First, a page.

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U.S. Muslims leave for pilgrimage to Mecca

U.S. Muslims leave for pilgrimage to Mecca

Thousands of American Muslims will soon take part in religious observances associated with the annual Hajj, or pilgrimage to Mecca. Hajj is one of the “five pillars” of the Islamic faith. (The other pillars include a declaration of faith, daily prayers, offering regular charity, and fasting during the month of Ramadan.)

Pilgrimage is a once-in-a-lifetime obligation for those who have the physical and financial ability to undertake the journey.

When the main portion of the pilgrimage is completed, Muslims worldwide gather for communal prayers on the first day (February 1*) of Eid ul-Adha (EED-al-ODD-ha), the second of the two major Muslim holidays.

“Participating in the Hajj, perhaps the world’s most ethnically and racially diverse religious event, is a high point of any Muslim’s life,” said Nihad Awad, executive director of the Council on American-Islamic Relations (CAIR), a Washington-based Islamic civil rights and advocacy group.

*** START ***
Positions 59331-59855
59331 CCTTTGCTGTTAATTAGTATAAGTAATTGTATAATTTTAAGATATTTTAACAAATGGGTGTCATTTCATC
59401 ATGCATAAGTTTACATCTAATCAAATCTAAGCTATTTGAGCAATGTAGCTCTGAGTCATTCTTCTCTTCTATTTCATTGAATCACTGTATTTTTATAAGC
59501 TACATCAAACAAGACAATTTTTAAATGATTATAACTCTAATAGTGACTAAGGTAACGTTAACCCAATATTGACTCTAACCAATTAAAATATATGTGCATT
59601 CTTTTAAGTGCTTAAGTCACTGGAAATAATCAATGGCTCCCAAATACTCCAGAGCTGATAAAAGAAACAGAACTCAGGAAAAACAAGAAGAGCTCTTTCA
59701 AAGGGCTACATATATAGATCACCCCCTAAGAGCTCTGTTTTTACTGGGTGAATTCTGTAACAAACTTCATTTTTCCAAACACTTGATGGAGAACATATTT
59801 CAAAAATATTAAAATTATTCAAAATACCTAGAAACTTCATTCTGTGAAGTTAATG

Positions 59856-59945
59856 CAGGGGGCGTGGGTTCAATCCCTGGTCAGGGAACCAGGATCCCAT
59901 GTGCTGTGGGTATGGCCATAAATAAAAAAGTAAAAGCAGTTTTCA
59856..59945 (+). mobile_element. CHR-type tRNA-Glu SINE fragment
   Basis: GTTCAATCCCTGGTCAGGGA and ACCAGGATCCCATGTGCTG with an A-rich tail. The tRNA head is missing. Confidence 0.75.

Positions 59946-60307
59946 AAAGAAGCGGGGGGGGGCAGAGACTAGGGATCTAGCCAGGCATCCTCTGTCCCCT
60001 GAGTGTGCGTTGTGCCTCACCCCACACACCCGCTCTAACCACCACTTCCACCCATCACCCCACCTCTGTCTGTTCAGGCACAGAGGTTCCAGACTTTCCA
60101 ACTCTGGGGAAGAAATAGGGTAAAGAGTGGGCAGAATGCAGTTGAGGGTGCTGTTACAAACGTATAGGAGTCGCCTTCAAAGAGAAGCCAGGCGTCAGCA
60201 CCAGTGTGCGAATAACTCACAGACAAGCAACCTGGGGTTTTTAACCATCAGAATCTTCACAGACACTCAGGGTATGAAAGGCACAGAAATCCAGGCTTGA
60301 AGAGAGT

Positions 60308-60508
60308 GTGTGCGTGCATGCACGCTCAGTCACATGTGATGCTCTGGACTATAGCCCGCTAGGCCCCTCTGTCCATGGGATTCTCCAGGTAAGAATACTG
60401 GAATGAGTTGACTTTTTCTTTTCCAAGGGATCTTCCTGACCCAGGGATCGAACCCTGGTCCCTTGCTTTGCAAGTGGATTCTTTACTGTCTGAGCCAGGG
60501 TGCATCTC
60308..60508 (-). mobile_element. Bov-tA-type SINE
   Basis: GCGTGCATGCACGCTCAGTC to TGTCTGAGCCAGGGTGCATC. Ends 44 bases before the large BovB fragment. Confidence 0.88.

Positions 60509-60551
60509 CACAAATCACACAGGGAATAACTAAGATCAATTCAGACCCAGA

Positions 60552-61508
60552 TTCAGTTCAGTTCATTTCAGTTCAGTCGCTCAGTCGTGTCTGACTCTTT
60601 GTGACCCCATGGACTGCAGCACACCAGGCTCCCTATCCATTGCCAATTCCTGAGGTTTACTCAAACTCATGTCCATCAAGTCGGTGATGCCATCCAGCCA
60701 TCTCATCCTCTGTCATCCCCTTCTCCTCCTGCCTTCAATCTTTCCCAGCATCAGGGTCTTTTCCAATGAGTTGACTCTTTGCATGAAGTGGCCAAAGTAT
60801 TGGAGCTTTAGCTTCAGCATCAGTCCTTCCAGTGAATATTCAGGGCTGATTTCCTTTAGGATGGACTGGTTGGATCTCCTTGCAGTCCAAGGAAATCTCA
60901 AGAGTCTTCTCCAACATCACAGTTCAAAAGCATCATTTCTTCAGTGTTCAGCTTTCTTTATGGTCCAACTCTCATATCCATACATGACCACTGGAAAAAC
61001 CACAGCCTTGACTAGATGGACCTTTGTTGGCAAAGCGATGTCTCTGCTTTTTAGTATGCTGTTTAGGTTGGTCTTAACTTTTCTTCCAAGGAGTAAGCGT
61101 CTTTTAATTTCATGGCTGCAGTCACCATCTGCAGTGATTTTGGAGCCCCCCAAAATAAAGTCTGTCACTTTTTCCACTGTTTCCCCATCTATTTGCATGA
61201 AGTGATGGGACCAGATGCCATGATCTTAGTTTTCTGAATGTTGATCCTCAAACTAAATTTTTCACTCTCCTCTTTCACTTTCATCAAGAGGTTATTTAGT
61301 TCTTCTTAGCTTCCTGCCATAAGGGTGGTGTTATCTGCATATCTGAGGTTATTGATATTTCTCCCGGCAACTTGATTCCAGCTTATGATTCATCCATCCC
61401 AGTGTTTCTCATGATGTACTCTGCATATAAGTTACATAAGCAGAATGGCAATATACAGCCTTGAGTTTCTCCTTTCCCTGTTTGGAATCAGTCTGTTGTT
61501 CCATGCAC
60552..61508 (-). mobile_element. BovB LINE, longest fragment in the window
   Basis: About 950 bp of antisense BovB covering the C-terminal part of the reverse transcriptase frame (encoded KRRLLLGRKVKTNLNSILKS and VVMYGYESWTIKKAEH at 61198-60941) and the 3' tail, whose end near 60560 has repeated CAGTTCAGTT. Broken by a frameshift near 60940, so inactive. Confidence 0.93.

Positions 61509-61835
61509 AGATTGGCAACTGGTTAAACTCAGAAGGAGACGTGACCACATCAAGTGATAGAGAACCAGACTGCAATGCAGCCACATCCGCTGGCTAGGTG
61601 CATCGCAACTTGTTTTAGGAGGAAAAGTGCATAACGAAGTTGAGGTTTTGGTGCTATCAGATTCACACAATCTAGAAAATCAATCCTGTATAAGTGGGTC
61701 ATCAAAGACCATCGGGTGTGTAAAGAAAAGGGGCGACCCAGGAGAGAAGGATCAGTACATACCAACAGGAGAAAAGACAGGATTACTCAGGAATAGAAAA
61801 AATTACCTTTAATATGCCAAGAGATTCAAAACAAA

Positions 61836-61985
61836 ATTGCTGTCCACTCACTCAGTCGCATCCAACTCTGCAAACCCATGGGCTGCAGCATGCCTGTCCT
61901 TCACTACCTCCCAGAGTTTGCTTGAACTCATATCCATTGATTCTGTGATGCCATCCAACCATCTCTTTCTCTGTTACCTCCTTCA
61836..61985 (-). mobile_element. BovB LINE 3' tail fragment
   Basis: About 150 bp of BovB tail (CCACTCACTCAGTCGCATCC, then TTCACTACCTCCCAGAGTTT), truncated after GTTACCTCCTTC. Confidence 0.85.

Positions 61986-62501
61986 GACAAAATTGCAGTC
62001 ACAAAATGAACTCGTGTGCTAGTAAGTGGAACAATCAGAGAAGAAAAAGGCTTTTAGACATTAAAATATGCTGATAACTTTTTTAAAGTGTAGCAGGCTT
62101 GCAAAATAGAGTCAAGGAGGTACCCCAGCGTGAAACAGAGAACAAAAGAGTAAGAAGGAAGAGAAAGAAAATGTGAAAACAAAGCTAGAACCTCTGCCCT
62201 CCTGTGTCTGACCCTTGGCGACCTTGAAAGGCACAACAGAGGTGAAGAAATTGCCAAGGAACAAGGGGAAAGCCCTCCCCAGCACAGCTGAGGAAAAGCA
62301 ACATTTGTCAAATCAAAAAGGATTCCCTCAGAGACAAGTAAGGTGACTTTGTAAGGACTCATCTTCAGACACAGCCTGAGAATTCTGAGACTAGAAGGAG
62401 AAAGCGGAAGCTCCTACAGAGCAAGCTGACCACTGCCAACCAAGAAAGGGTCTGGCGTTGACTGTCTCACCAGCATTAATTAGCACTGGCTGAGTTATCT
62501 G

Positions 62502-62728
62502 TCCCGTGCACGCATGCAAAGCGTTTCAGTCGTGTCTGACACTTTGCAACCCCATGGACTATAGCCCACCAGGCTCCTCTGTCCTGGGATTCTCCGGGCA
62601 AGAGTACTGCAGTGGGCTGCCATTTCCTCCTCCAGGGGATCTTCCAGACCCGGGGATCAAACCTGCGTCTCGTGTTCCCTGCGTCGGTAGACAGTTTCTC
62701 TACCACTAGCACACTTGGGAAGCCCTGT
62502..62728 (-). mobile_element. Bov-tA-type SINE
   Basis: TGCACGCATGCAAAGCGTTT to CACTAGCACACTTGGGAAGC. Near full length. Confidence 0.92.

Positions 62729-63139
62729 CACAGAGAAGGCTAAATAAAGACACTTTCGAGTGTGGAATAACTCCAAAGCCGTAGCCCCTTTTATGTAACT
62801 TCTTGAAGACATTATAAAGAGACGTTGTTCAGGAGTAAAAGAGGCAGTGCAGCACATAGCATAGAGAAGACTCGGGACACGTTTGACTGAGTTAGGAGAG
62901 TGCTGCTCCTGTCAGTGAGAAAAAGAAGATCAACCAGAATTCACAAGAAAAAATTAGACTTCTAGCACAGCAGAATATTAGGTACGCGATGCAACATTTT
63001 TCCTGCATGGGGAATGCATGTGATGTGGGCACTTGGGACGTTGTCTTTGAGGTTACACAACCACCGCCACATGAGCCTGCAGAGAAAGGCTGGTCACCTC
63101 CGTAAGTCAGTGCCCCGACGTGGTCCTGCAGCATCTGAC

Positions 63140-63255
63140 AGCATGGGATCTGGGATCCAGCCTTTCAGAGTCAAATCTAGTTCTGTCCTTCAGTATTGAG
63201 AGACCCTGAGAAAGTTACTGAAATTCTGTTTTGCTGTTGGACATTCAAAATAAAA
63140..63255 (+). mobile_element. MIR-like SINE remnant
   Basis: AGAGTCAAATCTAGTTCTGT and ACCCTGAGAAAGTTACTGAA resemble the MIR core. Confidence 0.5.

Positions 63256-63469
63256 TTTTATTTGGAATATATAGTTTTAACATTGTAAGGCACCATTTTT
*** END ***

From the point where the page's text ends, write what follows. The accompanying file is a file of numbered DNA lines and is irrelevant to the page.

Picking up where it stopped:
The obligatory and optional activities of Hajj include:

* Entrance into a state of self-control called ihram, during which pilgrims are forbidden to harm living creatures, even insects or plants, or raise the voice in anger. The state of ihram is signified (for men) by the wearing of two pieces of unsewn white cloth. This clothing signifies the equality of all before God. No specific clothing is prescribed for female pilgrims.

* Circling of the Ka’aba (Tawaf), the stone building Muslims believe was originally built by Abraham and his son Ishmael. The Ka’aba is viewed as the first sanctuary on earth dedicated to the worship of the One God. It is a symbol of unity for Muslims because all prayers, wherever they are performed, are oriented in the direction of the Ka’aba.